As artificial intelligence (AI) continues to reshape businesses, Techopedia speaks to Francesca Rossi, an IBM Fellow and a prominent advocate for Ethical AI, for a thought-provoking perspective on integrating human values at the core of AI systems.
Rossi delves into IBM’s approach to promoting AI and their strategies for enhancing intelligence, safeguarding data ownership rights, and ensuring transparency in AI technology.
Learn more about Rossi and IBM’s endeavors to address biases in AI and how ethical practices play a crucial role in fostering innovation.
About Francesca Rossi
Francesca Rossi is an IBM Fellow and AI Ethics Global Leader. She is also a GPAI expert and member of the Steering Committee, IEEE member of the Executive Committee of AI Ethics initiative, and the WEF GFC on AI for Humanity co-chair. She is the co-author of ACM’s TechBrief: Generative Artificial Intelligence.
Her research projects are aimed at embedding human values in AI systems.
Rossi emphasizes the significance of collaborative efforts as we move toward a future where AI is developed and — hopefully — utilized responsibly.
Q: How is IBM approaching developing and implementing ethical AI principles in its operations?
A: We have centralized internal governance, which means that even though IBM is a global company with offices everywhere in the world, the centralized governance on AI ethics and principles are concrete actions that are the same wherever the company operates.
We evaluate the risks of specific solutions based on AI we deliver to our clients to understand whether they align with our principles. This is the first step in every AI ethics journey an organization can go through.
It’s a good starting point that sets the scenario about where you want to go.
For example, our principles say that AI should augment human intelligence and not replace it. That doesn’t mean no task should be automated, but we should use this technology to augment our capabilities, intelligence, creativity, and problem-solving ability.
We also believe that data belongs to whoever created and generated this data rather than those who use it. Since IBM is a B2B, our clients are not individuals. Our clients are other companies. So when we do something for a client, we don’t reuse the insights and data we use for the client for another client. So, that data remains there.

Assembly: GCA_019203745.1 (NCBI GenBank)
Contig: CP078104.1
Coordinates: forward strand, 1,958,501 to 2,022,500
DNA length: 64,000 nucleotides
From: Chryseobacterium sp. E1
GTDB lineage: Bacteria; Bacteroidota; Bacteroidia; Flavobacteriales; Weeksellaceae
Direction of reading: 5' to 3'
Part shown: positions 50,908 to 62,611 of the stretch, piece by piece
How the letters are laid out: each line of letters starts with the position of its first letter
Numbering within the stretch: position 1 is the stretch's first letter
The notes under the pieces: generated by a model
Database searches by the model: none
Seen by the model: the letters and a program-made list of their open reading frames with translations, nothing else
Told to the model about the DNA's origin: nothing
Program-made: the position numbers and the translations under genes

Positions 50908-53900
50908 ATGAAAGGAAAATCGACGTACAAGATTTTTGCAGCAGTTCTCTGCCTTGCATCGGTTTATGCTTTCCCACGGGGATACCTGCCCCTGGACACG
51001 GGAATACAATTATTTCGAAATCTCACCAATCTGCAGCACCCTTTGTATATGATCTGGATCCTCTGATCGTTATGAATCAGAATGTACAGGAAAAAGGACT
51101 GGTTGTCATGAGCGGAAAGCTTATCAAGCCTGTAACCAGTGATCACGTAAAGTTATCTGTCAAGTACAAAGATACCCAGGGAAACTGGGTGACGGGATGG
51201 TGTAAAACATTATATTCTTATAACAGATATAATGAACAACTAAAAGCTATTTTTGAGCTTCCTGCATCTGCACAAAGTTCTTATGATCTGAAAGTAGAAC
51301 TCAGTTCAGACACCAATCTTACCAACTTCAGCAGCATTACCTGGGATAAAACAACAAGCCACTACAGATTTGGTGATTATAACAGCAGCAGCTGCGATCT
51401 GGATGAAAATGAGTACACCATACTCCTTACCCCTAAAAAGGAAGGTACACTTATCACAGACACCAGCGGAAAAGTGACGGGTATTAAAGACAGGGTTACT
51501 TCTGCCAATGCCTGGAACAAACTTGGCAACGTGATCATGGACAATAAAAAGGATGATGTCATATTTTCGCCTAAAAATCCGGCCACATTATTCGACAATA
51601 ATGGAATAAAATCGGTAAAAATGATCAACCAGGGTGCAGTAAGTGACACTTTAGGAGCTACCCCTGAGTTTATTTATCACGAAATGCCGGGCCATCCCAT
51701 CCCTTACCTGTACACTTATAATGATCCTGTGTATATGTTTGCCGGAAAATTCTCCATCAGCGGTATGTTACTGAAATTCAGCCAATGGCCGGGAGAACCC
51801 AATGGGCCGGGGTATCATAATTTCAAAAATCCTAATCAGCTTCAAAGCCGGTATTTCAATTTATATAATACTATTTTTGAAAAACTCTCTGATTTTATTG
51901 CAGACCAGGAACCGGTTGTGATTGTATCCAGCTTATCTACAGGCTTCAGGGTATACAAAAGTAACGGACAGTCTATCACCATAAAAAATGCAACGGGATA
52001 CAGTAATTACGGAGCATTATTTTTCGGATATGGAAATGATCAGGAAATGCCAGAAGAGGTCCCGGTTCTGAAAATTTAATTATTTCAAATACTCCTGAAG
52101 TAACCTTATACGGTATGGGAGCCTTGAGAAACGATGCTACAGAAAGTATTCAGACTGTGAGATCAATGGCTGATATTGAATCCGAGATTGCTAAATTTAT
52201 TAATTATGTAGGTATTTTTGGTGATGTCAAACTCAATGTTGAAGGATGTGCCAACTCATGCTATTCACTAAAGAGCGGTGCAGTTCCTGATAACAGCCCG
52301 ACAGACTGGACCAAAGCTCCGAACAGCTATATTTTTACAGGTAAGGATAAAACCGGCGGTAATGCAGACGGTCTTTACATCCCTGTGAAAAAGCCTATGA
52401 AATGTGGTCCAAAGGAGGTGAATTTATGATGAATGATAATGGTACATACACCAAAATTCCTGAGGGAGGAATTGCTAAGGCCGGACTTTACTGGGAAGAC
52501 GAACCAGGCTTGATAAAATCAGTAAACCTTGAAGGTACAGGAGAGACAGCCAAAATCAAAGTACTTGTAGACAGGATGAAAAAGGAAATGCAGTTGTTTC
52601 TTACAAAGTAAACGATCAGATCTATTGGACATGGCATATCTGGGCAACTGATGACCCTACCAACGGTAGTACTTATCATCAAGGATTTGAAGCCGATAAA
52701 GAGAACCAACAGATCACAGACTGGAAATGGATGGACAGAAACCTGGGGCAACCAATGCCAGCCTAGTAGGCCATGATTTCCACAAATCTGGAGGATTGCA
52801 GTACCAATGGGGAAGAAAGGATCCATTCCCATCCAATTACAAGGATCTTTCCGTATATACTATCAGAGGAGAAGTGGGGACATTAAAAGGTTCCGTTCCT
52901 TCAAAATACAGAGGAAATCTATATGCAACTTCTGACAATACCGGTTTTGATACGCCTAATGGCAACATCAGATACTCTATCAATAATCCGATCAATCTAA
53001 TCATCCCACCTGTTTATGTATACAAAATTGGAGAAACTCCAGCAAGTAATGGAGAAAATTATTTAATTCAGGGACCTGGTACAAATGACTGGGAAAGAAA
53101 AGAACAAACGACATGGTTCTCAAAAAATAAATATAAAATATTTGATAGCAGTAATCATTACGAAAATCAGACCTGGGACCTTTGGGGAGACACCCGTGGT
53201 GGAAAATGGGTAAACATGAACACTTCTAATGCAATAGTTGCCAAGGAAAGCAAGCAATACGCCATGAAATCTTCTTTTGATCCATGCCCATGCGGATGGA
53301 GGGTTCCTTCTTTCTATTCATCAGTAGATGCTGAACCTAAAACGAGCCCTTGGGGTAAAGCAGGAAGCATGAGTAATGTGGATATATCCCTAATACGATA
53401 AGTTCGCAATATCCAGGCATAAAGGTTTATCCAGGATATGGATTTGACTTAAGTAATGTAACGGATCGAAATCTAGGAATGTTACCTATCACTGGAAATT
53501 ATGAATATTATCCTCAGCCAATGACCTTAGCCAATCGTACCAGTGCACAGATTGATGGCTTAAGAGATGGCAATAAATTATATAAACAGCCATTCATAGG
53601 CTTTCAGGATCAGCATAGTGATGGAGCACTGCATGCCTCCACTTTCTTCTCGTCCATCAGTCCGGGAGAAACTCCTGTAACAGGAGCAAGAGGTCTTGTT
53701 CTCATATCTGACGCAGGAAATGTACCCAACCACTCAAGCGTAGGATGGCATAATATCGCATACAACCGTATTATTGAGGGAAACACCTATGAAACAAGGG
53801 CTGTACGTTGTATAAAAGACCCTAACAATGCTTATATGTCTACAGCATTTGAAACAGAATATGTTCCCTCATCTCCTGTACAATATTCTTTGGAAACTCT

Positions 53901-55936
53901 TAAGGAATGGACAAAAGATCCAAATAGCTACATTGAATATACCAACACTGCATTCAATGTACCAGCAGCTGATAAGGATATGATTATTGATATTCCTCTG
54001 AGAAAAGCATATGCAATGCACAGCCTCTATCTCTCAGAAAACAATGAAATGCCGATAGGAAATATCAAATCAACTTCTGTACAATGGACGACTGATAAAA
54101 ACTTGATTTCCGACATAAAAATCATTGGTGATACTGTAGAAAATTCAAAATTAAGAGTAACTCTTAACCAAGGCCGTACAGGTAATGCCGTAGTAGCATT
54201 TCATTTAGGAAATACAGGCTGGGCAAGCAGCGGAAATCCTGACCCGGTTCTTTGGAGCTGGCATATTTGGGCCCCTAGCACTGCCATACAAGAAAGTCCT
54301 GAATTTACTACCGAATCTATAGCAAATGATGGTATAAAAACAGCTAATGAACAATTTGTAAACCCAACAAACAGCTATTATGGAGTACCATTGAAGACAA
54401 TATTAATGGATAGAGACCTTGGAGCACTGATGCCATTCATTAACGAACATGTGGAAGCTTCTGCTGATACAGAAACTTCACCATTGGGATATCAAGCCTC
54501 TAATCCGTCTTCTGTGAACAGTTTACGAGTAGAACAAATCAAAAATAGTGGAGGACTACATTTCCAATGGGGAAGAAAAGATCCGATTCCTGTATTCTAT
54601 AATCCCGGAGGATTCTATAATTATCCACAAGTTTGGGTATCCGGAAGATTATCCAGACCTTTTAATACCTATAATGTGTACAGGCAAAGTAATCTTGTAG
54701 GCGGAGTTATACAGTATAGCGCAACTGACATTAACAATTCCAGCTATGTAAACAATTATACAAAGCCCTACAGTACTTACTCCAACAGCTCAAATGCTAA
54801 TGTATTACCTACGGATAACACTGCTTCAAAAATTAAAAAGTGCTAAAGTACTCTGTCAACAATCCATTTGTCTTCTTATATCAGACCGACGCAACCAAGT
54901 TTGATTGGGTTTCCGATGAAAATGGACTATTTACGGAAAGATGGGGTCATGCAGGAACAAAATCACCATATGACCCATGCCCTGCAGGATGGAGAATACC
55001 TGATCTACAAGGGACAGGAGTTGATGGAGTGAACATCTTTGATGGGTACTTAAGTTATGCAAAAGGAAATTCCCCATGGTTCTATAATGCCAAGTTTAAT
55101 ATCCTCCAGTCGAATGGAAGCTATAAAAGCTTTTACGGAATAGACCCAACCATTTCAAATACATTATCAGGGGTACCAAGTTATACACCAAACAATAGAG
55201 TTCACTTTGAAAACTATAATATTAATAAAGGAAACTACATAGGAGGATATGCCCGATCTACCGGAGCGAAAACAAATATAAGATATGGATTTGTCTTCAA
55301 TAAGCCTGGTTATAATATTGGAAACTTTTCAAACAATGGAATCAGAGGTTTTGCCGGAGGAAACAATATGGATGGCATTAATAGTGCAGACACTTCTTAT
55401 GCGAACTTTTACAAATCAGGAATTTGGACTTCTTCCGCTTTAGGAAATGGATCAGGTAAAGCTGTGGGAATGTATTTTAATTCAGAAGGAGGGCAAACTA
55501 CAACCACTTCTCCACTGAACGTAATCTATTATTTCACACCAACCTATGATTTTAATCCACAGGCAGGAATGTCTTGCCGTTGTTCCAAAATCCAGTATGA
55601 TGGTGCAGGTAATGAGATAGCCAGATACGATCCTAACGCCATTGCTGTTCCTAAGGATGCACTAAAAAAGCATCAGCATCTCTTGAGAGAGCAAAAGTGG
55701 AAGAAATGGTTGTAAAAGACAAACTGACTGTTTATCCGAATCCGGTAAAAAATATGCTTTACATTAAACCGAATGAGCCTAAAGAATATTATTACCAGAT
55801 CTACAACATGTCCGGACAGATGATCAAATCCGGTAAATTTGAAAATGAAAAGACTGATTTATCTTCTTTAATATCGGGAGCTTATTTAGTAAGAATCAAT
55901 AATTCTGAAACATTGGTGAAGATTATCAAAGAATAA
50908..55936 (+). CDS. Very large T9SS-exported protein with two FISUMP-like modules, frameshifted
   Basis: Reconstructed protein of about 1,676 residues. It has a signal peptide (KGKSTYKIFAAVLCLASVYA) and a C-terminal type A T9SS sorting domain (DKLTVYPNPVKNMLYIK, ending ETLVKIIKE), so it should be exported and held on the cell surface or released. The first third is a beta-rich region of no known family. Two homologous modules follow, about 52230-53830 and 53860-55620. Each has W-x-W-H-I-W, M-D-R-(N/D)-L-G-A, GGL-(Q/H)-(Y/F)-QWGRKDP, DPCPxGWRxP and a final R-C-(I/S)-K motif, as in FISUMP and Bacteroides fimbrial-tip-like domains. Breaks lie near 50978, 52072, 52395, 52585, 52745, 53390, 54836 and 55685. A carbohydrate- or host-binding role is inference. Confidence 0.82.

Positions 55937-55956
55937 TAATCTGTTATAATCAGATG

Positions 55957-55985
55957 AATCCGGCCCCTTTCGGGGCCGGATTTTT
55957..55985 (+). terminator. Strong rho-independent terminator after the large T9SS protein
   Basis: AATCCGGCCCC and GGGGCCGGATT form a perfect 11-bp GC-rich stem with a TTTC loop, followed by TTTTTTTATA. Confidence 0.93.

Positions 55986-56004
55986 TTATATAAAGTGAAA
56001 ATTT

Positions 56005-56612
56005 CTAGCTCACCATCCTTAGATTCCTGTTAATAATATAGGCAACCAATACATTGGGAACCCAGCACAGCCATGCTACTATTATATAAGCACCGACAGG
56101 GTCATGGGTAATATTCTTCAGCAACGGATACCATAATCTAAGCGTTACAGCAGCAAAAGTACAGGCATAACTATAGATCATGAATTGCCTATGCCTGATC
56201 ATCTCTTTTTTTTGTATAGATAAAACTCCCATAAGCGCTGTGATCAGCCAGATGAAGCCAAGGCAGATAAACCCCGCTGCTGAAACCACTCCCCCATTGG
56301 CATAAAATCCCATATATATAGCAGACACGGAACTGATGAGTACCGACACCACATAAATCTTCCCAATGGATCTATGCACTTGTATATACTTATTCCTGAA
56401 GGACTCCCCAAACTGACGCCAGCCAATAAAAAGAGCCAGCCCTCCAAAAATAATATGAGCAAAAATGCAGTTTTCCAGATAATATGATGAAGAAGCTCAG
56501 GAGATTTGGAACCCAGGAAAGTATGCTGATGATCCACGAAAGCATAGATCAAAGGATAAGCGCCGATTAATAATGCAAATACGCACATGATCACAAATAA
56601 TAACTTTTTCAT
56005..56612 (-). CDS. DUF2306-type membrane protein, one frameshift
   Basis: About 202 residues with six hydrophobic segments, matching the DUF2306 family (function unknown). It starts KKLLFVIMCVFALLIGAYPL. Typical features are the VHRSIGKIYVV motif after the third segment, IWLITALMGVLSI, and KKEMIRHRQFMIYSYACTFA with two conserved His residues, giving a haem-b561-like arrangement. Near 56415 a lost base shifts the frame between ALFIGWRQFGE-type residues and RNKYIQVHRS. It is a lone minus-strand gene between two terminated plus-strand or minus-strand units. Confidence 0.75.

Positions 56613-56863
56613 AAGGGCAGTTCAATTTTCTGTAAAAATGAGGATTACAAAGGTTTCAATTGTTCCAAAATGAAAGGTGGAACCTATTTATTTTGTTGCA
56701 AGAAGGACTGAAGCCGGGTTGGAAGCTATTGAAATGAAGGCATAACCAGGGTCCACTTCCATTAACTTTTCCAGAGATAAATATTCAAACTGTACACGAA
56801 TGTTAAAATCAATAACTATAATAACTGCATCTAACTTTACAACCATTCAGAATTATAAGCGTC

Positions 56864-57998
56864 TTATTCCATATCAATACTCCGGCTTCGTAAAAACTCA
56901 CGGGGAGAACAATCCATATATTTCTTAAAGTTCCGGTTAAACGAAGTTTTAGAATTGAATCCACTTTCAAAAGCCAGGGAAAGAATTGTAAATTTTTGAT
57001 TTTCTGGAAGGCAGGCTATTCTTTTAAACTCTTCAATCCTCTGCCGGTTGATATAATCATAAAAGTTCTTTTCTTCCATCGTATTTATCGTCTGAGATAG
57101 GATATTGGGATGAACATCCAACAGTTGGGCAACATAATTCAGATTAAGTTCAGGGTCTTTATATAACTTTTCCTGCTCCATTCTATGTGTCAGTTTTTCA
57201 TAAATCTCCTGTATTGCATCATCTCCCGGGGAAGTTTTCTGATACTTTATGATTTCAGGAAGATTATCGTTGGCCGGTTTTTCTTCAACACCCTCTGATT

Another principle is that the technology, including AI, should be explainable and transparent. So, starting from these principles, we focused on transparency, explainability, robustness, and privacy, and now, with generative AI, responsible content generation and its societal impact.
One of the essential things we learned over the years is that when there is a problem with technology, a tech company tends to say that the problem can only be solved with more technology.
So, people say: “There is a problem with AI”, and then they say we should use AI to solve it. But the most complex part is changing the frame of mind of the people building the technology.
Until a few years ago, every programmer was used to thinking only about the technology, not the societal impact.
Teams did not know what it meant to be biased or create discrimination because of bias in the data or development process. So we needed to help them understand. We did this via education, design thinking sessions, and what all those things mean in their everyday job.
Potential Biases in AI
Q: How is IBM addressing potential biases in AI systems, and what strategies are in place to ensure fairness and inclusivity in AI models?
A: In traditional machine learning approaches, bias or possible biases can be added, which must be mitigated because it can lead to machine learning solutions that create discrimination between different groups of people. Training data may correlate with variables we don’t see as human beings.
Still, the technology and the machine learning training steps can be found and used when making decisions.
Bias can be included in every step the developers take in building, from training to testing and everything else to the final solution.
However, these machines may be biased because we humans are biased. And we don’t even know about it. We are unconsciously biased. We have so many different cognitive biases when we make decisions. So that’s why we find these biases in the training set; we might find them in every decision these developers make.
One important thing to do is to ensure teams are as diverse as possible, with different backgrounds, genders, and knowledge, so that they can discover each other’s biases when making team decisions.
Q: Can you share examples of how IBM’s ethical AI practices have influenced the AI industry and even set new standards for others?
A: IBM built AI Fairness 360, which has also been donated to the Linux Foundation. It is open-source, has many AI tools that have been developed, and is available for everybody who wants to build ethical AI. We have also made other toolkits for explainability, fairness, robustness, and privacy, released openly.